I can find 12v warm white LED strips on Ebay, but I am running conventional, so need 3 - 6 volt LED strips which will light using my 1033 PW transformer when I crack it on.  Aren't the 12v strips for DCS or TMCC  where there is contant voltage on the track?   Or perhaps I need to use single LED's that light up at a low voltage ??  I already know how to build the circuit using a bridge rectifier, capacitor, and resistor.   Any advice appreciated.                                

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I have used gunrunnerjohn's constant current driver with a CL2 on the roll strips that break off in sections of 3 leds. I just tested a caboose with only 3 and it lights at 6.6 volts ac track voltage. Fluke true rms meter.

Anyway, it's all about your driver circuit. the leds raw will light at 2.3 - 3.4 depending on the color. It's the driver circuitry converting the AC and controlling the voltage or current that uses the rest.

Consider this eBay module, auction #: 122186424028, $1.39.  Add a bridge rectifier in front of the input to convert the AC to DC, and you have constant intensity adjustable lighting with any input voltage.

Boost Buck DC adjustable step up down Converter XL6009 Module Voltage

 

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Thanks John! will order a few and try 'em out!    Does this mean I don't need a limiting resistor just before the LED?

You would just set the voltage to the proper voltage from around 10V to 12V.  Each 3-LED chunk of the strips has a build-in resistor, no extra resistors needed.

rex desilets posted:

GRJ: How large is that device?

Looks to be about 1" x 2" footprint, there are no dimensions in the ad.

Ordered lots of parts on Ebay for my lighting project, but they all come on a slow boat from China.  10 - 25 days.   More likely,  25 days.     Good prices though!   

Ok, humor me a bit with my basic questions.. Can I use Henning's 20110 LED regulator to operate LEDs in conventional and TMCC?? If so, what LEDS should I purchase and where do I get them?? My layout is wired to run conventional via transformer (power on at 5v) or TMCC  using 135w bricks...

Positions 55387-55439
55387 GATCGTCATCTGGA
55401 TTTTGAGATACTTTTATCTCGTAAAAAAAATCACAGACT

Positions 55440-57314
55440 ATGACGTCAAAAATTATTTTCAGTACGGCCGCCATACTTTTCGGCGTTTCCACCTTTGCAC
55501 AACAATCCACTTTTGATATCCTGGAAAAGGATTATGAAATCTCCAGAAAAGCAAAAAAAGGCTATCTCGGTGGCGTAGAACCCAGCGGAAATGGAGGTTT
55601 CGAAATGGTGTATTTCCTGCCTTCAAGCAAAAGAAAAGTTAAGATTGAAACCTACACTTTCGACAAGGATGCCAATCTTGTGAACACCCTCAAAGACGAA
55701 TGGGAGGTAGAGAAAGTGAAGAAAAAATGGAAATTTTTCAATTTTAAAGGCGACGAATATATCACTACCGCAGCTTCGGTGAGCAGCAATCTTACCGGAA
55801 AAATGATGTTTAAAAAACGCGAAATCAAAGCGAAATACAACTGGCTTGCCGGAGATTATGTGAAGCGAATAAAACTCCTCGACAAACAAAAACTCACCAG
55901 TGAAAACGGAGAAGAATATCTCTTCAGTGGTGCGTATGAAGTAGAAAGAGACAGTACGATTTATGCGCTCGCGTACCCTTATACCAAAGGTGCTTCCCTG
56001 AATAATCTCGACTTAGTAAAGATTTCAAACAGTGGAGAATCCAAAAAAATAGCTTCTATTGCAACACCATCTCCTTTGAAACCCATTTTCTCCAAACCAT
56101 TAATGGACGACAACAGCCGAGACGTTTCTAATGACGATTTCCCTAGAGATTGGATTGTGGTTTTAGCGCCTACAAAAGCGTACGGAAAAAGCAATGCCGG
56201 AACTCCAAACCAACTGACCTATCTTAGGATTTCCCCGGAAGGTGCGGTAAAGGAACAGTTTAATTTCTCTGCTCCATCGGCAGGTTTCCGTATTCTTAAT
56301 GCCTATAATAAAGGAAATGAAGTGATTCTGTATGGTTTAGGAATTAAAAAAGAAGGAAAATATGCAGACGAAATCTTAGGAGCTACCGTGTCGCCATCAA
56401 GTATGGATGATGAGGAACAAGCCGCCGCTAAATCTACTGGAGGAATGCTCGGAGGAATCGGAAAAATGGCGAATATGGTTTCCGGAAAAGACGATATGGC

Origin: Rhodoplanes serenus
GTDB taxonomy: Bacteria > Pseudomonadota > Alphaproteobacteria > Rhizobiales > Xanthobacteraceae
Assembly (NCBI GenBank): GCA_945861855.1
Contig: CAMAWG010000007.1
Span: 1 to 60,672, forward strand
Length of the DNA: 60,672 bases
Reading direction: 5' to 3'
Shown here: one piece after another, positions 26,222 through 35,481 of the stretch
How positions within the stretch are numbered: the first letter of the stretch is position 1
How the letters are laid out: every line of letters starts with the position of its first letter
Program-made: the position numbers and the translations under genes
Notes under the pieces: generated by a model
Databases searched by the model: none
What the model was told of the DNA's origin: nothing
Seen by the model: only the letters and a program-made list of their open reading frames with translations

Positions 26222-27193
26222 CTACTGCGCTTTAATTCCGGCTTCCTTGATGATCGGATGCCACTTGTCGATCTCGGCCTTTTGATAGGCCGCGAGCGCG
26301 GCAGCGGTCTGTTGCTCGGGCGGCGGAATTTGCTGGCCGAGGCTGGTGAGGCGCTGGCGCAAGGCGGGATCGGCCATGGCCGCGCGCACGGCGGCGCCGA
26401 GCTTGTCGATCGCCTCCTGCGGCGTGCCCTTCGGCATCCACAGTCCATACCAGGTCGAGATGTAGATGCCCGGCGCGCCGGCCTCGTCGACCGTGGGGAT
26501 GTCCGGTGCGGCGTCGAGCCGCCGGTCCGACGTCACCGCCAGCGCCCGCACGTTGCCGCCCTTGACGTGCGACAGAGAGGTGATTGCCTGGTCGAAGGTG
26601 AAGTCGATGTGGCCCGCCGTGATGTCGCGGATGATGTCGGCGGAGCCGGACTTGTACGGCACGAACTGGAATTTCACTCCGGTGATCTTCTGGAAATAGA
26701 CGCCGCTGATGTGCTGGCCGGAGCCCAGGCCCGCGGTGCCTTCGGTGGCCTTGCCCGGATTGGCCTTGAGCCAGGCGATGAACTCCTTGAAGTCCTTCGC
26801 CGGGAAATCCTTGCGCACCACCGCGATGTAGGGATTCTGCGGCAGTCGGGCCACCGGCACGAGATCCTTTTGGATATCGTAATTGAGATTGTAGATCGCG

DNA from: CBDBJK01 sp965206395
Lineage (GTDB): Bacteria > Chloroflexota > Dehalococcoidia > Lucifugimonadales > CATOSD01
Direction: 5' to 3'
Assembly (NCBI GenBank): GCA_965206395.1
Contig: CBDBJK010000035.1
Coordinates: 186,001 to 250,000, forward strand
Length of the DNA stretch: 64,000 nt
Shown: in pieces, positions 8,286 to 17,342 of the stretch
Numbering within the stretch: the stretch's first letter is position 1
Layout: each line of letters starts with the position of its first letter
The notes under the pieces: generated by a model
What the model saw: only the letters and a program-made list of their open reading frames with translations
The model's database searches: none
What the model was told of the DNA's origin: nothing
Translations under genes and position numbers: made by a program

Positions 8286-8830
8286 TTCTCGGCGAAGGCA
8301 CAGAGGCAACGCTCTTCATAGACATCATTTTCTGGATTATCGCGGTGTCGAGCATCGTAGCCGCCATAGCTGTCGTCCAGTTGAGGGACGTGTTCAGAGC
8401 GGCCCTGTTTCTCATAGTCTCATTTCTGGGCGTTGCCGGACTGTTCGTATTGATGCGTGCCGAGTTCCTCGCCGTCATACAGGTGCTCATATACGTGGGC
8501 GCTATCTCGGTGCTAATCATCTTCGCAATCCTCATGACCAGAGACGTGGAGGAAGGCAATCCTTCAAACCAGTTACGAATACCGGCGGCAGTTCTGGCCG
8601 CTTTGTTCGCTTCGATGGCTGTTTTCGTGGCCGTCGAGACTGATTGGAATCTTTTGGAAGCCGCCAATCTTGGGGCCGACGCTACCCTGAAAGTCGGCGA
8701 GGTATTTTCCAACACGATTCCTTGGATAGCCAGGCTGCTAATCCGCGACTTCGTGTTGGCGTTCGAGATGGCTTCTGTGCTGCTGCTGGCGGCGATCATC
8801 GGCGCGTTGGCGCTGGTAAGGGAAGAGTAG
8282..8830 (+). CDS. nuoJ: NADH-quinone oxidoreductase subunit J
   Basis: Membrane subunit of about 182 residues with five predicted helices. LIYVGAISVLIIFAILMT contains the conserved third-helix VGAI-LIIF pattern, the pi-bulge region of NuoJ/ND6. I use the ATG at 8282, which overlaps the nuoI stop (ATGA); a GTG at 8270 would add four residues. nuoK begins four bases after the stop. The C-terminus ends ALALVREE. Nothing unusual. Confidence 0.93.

"Ordered lots of parts on Ebay for my lighting project, but they all come on a slow boat from China.  10 - 25 days.   More likely,  25 days.     Good prices though! "

They have their New Years party going on right now.

The 20110 LED Regulator was really designed with command operation and constant voltage in mind.  I like the module Stan shows for conventional operation.  Had I known then what I know now, I might have attempted to do a fancier module with the capability of operating over a wide range of voltages.  I think that ship has sailed at this point.  It would probably be a larger module than the one I came up with, but of course it would also be more capable.

I just finished my sixth car with John's module. Took about 20 minutes. I just take bulbs out and tie in to pickup wires in case the next owner wants  to use bulbs. Tucked the module in the vestibule with rubber cement. I added a two pin connector so the roof can be disconnected.  To John. IMG_1260IMG_1257IMG_1256IMG_1255

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Any "next owner" of my cars will have to live with LED's, I rip all the old stuff out except the one feed of power from the pickups.

This topic has rekindled my desire to convert some of my passenger cars to LED lighting. 

I found the following modules on Amazon for $12.98.

]WGCD 10pcs Mini 360 DC to DC Buck Converter Step Down Module 4.75V-23V to 1V-17V       

  • The input voltage: 4.75 V - 23 V
  • The output voltage: 1.0 V - 17 V
  • The output current: 3 A (Max)
  • Conversion efficiency: 96% (maximum)
  • Switching frequency: 340 KHZ

 

I realize I need to add a rectifier and capacitor for AC current input.  Does anyone know a reason not to use these units?

Last edited by GregM

I have a good reason right here. $18 gets you two modules and the only thing to add is a light strip. That was my point in my post. I think it's a pretty good deal.

Those modules only handle 23V DC maximum, rectified 18V track power will usually exceed that, something to keep in mind.  I use similar modules that have a 28VDC maximum in a little P/S module I created.  You'll need at least a rectifier and a filter cap, and for DCS compatibility, the 22uh choke.  Here's The board I used and my module perched on top that  adds the choke, bridge, and filter caps.  Note the hole in the upper PCB to allow for voltage adjustment.

This is the schematic for the module.  I have a jumper option to use full-wave or half-wave rectification.  That's useful as most TMCC stuff has a common AC and DC ground.  If I use this in a TMCC environment where I want the DC to have a common ground, I use the half-wave feature.  If I don't mind the DC requiring total isolation, I use the more efficient full-wave feature.

John H posted:

I have a good reason right here. $18 gets you two modules and the only thing to add is a light strip. That was my point in my post. I think it's a pretty good deal.

 In Greg's defense, he's talking about ten of the modules for that price. Of course, you do have to add the other components to make a complete solution.

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Last edited by gunrunnerjohn

I think ten modules for $13 versus $18 for two is a better deal.  If l still bought from eBay l would get the modules GRJ recommended, but l don't.  

 

ETA*** GRJ posted while l was typing.

Last edited by GregM

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